20 Crazy Indian Rituals You Won’t BelieveHistory, Lists, Other, Shocking, Social, Weird
The word “diversity” aptly describe India. Not only are there many different cultures, languages, castes and colors in India today, but the country itself is like a storybook. It is full of strange and wonderful stories, some of which are difficult believe, but they actually do exist. Take a moment for yourself to look at what a truly diverse nation India is. Of course, along with this great diversity comes certain quirks that will honestly amaze you.
Muharram (the first month of the Islamic Calendar) is the anniversary of the Battle of Karbala. India’s Shi’a Muslims mourn the event by flogging their naked bodies with ‘Matam’ (chains containing razor blades or knives).
Each December in Karnataka, married couples toss over 100 babies from a temple roof into the crowd below, which is holding a cloth that’s meant to catch them. Participants believe that the 200 foot plummet brings good health and luck to the family.
India’s culture views male children as more desirable than female children. Preference is so extreme that female infants are oftentimes killed or set afloat in the river.
The “Thookam Festival” is celebrated in South India. Here, Hindu devotees pierce their backs with sharp hooks before being lifted up on scaffolding by ropes. They do this to please Goddess Kali.
Participants use long, sharp needles made from wood or steel to puncture the tongue, making it permanently stick out of your mouth since it’s no longer retractable. The piercing ceremony is typically followed by dancing.
The Bani Festival in Andhra Pradesh
This is India’s version of the Hunger Games. Herein many lathi-wielding devotees hit each other on the head until midnight.
Worshipping Snakes on Nag Panchami
India celebrates Nag Panchami by worshiping cobras, praying to them and even offering them milk.
Puli Kali, Kerala
This colorful festival is celebrated on fifth day of Onam by trained dancers painted in bright shades of yellow, red and black taking their art to the streets of the Thrissur district in Kerala.
Frog Weddings in Assam and Maharashtra
Since a farmer’s life practically depends on rain, people will do anything to please the rain Gods — so they perform frog weddings.
Be Trampled by Cows in Maharashtra
Indians hold cows in very high regard, which is why the people in the Bhiwdawad village in Maharashtra decorate them with henna and flowers on Ekadashi . They then lie down on the ground and let their cows walk all over them.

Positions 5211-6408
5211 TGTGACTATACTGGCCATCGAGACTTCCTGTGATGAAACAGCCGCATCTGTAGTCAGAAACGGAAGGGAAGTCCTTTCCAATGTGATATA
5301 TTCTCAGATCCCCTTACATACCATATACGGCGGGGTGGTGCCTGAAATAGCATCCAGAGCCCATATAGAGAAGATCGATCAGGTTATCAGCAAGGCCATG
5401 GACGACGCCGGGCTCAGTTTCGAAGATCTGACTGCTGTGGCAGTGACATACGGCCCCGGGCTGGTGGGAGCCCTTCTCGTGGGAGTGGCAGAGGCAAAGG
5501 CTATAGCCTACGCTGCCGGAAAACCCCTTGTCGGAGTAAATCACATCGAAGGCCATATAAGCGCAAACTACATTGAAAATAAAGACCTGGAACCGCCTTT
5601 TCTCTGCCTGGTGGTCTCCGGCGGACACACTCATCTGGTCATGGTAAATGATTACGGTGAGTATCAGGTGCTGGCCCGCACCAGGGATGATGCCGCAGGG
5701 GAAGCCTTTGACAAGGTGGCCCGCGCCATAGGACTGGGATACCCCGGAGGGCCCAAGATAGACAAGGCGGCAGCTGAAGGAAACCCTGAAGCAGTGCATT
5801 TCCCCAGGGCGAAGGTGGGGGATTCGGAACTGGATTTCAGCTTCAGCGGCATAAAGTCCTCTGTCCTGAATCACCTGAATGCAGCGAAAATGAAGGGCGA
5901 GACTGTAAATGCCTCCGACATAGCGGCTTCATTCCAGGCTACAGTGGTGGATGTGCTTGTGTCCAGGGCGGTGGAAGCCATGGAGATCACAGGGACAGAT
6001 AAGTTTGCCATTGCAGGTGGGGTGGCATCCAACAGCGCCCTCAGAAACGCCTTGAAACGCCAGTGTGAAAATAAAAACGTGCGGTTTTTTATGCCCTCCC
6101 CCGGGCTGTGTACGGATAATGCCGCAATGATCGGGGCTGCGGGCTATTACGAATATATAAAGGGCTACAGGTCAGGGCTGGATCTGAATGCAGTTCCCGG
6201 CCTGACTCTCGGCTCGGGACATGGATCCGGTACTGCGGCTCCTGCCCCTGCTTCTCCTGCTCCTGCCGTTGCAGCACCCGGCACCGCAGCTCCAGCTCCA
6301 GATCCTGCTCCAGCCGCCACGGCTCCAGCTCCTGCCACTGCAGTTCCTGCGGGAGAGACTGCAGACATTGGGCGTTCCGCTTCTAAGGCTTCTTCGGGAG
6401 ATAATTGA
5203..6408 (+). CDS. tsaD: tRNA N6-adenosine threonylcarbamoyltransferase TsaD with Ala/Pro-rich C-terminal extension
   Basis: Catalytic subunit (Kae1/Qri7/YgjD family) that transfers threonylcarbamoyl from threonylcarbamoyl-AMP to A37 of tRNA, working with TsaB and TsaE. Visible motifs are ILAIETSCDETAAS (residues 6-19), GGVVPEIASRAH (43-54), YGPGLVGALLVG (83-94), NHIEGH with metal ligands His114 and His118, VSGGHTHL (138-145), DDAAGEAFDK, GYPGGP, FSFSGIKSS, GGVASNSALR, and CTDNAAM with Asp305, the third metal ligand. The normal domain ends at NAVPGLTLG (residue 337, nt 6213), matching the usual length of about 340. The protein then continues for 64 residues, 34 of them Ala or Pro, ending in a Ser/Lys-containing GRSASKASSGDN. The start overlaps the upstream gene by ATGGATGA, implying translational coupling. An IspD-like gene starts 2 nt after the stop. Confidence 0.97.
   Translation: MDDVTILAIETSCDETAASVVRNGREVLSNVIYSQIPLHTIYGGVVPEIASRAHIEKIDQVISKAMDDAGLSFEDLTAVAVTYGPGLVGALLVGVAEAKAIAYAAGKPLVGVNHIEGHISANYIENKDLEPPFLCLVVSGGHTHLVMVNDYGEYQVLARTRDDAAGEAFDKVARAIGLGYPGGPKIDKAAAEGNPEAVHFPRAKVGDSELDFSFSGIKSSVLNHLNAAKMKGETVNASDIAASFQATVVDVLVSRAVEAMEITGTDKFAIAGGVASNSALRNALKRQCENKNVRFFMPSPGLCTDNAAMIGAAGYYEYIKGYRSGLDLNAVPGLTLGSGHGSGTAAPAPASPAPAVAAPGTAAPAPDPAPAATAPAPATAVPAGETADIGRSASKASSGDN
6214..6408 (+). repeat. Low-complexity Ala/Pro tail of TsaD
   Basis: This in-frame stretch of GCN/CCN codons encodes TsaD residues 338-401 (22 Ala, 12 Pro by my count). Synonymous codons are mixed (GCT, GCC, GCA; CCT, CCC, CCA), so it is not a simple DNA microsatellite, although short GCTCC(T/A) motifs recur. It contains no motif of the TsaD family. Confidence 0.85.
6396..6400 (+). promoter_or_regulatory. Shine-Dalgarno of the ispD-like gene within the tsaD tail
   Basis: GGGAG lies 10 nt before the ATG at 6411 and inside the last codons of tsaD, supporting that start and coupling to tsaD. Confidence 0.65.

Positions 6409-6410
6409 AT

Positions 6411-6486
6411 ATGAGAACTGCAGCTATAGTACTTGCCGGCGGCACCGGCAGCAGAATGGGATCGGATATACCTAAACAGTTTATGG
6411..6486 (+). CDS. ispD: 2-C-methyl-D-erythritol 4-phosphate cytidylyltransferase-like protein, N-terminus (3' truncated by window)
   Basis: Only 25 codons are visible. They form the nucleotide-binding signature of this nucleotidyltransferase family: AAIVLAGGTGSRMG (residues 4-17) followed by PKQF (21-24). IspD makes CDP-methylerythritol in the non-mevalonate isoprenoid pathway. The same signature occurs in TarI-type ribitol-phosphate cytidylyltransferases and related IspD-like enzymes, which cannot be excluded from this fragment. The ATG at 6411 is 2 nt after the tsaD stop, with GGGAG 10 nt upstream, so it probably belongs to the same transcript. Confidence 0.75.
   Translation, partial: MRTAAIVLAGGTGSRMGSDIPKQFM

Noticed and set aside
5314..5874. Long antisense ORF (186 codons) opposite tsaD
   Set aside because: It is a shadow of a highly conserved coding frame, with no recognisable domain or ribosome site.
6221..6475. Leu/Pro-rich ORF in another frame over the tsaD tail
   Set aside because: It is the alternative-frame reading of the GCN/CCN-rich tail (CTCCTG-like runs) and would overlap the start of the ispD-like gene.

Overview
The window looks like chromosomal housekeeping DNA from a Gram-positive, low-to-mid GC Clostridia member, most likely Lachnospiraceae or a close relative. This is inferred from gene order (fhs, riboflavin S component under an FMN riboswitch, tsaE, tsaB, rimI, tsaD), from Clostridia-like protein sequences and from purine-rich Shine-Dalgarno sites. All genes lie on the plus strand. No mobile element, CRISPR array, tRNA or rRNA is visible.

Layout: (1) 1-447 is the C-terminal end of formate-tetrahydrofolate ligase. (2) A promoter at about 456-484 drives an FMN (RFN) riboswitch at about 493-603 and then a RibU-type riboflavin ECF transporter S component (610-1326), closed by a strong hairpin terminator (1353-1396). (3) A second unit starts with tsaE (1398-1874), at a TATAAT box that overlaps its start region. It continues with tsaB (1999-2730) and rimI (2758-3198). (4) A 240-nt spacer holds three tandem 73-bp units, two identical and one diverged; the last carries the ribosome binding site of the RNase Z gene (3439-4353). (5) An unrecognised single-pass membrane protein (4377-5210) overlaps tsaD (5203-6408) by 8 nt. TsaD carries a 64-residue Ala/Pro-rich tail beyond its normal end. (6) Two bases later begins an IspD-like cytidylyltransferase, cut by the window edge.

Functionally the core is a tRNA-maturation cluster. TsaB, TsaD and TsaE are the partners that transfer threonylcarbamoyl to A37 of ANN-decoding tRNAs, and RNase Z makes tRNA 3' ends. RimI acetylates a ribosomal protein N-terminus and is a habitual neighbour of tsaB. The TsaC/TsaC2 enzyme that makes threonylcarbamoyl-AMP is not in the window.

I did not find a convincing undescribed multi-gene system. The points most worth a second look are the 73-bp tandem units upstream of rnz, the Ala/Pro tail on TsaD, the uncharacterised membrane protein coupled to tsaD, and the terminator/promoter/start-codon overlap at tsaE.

Smashing Coconuts on the Head at Aadi Festival in Tamil Nadu
At the Mahalakshmi Temple in Mettu Mahadhanapuram, priests smash coconuts on their devotees’ head for good luck & health.
Exorcism of Evil by Marrying Animals
When female children are born with a tooth or some type of deformity, it’s believed that they’re possessed. Instead of seeking medical help, their parents marry the girl to a dog to exorcise the bad omens.
Pushkar Mela – Camel Fair, Rajasthan
Each November during the Kartik Purnima full moon the Pushkar Mela holds its spectacular camel fair. Participants dress up over 50,000 camels, parade them around and have beauty contests for them.
Walking on Fire, Theemithi in Tamil Nadu
Walking over fire is a purifying act, which is why it’s part of the Theemithi festival honoring Draupadi. Devotees who take part in this festival believe they’ll be blessed by the Gods and that their wishes will come true.
This is an astrological ritual that’s performed when you think that a moon is giving you bad luck. This ritual reduces negative affects and improves positive energies.
Indian Matadors, Jallikattu in Tamil Nadu
There are still matadors living in India today. Their practices are very traditional and dangerous since scores of men are chasing after bulls to try to snatch a prize from its horns.
Rolling Over Left-Over Food in Karnataka
Brahmins think they’re superior to lower castes and this ritual “capitalizes” on it. Here folks from the lower caste roll over the Brahmins’ left over food to rid it of evils and ailments.
Celebrating Menstruation at Kamakhya Temple, Guwahati
Guwahati is the residing deity at Kamakhya Temple. Each June the Goddess goes through her menstruation cycle and the Ambubachi Mela is held wherein everything that’s offered to the goddess is the color red.
During Navratri Puja people worship their tools, machinery, gadgets and weapons.
Dhinga Gavar, Gangaur
This is a strange but fun ritual. Women hold processions wherein they’re dressed in different costumes to represent how Parvati teased Lord Shiva. It’s believed that unmarried men who approach these women and are hit with a stick will get married soon.